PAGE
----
Benedictine Sisters of Erie Home Home

Meet SBEC Program Participants

Puspa Koirala

Kula Dhaurali, SBEC staff, and Puspa Koirala

Puspa Koirala (right, pictured with Kula Dhaurali, SBEC staff) and his family arrived as refugees in the US from Nepal in November 2009. “It was as though I was blind” is the way in which Puspa described the challenges of navigating a new country with no language, no work, no cultural understanding – everything was new and unfamiliar. At SBEC he learned to see his way through the maze of cultural challenges along with the paperwork, procedures and possibilities one step at a time.

Today, Puspa is employed full time as a Quality Auditor at Plastikos, Inc., having been promoted twice since joining the company in July 2010. He owns a home and a car, his children are successful in school and he and his wife are now US citizens. “I feel so grateful to SBEC for helping to create a successful life for my family and me after so many challenges in a new country, a new culture.”

His journey was not an easy one yet he brought great effort, determination and faithfulness to his studies at SBEC. Puspa, like other program participants, learned English and computer skills, developed a resume and practiced interviewing for a job. He also spent time in the Factory at SBEC where he was immersed in the rhythm and responsibility of a typical work day. When the staff determined that Puspa had attained the necessary job and language skills, they worked with him through the long and sometimes daunting process of seeking employment. There was great rejoicing when Puspa was offered a full time job, with benefits, at Plastikos, Inc.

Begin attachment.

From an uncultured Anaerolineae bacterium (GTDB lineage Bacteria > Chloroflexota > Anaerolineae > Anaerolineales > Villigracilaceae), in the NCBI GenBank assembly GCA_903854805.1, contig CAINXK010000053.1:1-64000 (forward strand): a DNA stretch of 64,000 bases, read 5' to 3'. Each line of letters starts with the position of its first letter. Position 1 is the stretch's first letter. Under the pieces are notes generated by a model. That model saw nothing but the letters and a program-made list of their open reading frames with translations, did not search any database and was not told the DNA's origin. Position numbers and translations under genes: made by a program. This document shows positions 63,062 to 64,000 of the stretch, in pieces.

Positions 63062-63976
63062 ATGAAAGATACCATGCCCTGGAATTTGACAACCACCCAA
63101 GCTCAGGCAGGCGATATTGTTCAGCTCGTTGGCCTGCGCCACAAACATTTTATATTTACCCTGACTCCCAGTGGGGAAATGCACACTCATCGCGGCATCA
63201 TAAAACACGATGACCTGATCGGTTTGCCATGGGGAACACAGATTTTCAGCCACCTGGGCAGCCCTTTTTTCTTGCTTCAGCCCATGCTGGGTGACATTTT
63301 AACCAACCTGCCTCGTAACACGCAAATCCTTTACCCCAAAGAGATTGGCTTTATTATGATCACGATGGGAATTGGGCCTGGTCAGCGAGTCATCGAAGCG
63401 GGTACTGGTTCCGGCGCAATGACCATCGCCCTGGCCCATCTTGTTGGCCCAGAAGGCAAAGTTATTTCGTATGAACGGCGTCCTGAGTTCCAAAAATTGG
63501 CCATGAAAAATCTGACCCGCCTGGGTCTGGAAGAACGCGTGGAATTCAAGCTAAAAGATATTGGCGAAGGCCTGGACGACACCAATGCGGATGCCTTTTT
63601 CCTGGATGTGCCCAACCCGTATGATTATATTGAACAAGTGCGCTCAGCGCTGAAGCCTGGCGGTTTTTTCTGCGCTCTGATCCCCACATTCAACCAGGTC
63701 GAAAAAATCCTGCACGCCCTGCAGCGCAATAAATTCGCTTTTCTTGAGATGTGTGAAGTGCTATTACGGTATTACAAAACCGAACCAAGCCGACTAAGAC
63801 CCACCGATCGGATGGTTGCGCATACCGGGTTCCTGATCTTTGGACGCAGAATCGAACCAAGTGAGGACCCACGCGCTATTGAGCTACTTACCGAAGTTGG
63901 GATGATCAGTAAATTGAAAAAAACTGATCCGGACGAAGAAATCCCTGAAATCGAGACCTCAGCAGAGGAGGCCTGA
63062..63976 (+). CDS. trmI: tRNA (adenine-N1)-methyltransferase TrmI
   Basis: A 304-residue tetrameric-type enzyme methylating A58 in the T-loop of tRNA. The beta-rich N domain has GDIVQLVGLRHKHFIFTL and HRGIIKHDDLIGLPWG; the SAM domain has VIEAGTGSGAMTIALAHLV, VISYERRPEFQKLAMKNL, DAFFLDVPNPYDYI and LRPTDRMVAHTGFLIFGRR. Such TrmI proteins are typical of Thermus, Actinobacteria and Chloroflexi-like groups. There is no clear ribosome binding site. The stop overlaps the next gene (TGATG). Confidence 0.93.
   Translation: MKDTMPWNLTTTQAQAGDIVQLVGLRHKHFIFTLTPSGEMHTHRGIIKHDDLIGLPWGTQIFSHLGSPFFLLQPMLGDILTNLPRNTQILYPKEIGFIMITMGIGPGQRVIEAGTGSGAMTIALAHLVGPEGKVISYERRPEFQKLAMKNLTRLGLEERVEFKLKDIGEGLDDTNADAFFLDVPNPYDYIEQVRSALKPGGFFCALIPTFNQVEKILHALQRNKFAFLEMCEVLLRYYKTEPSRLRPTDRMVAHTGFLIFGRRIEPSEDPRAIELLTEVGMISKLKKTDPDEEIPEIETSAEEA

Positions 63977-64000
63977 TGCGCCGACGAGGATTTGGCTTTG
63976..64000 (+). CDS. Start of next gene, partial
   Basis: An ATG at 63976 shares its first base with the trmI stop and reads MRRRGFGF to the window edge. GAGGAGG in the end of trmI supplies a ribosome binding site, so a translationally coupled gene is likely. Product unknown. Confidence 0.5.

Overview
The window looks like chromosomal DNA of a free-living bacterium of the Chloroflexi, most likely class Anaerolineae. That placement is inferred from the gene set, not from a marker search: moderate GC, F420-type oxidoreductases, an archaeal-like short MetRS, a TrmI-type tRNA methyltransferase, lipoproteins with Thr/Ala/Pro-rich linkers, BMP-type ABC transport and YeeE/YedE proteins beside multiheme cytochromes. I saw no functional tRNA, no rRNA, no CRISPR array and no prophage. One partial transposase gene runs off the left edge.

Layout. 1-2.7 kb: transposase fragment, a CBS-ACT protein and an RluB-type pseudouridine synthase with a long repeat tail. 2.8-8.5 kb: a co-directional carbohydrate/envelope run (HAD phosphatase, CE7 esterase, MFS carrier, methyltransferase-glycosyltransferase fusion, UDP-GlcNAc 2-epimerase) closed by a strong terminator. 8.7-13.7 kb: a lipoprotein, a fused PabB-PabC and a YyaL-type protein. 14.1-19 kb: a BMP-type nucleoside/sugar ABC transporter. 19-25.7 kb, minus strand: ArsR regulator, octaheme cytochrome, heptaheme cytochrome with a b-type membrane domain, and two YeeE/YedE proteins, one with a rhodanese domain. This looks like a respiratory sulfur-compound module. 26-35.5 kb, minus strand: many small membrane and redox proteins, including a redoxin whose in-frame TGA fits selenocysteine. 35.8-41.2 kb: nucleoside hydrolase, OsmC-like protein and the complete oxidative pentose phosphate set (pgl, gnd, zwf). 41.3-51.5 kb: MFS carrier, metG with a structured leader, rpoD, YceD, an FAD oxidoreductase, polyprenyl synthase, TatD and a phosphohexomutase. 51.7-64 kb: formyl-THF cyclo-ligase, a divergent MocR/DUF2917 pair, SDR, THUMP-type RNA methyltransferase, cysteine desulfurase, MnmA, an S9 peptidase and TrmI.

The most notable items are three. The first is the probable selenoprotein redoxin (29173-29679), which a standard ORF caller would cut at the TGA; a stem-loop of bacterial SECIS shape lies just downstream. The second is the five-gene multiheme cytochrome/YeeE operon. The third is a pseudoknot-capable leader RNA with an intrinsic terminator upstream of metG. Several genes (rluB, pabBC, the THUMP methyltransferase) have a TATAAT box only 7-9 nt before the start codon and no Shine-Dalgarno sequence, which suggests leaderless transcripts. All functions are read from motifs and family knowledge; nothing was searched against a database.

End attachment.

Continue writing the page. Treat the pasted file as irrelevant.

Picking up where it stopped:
Kula Dhaurali, an employment coordinator at SBEC explains: “There is a lot of seasonal and temporary work available in this area. Without the services offered at SBEC, Puspa would probably be in the all-too-typical cycle of a temporary job, period of unemployment, another temporary job, etc.” At SBEC the staff know that such uncertainty is personally demoralizing, traumatic for families, and a drain on societal resources.” Therefore, they strive for placement in full time jobs with benefits for its program participants. Steady work that offers adequate compensation is the best way to bring stability to the families served by SBEC. With this essential foundation, individuals like Puspa can begin to build a life and become productive members of society. “The staff at SBEC were helpful, kind, and knowledgeable. I remain ever grateful to them.” says Puspa.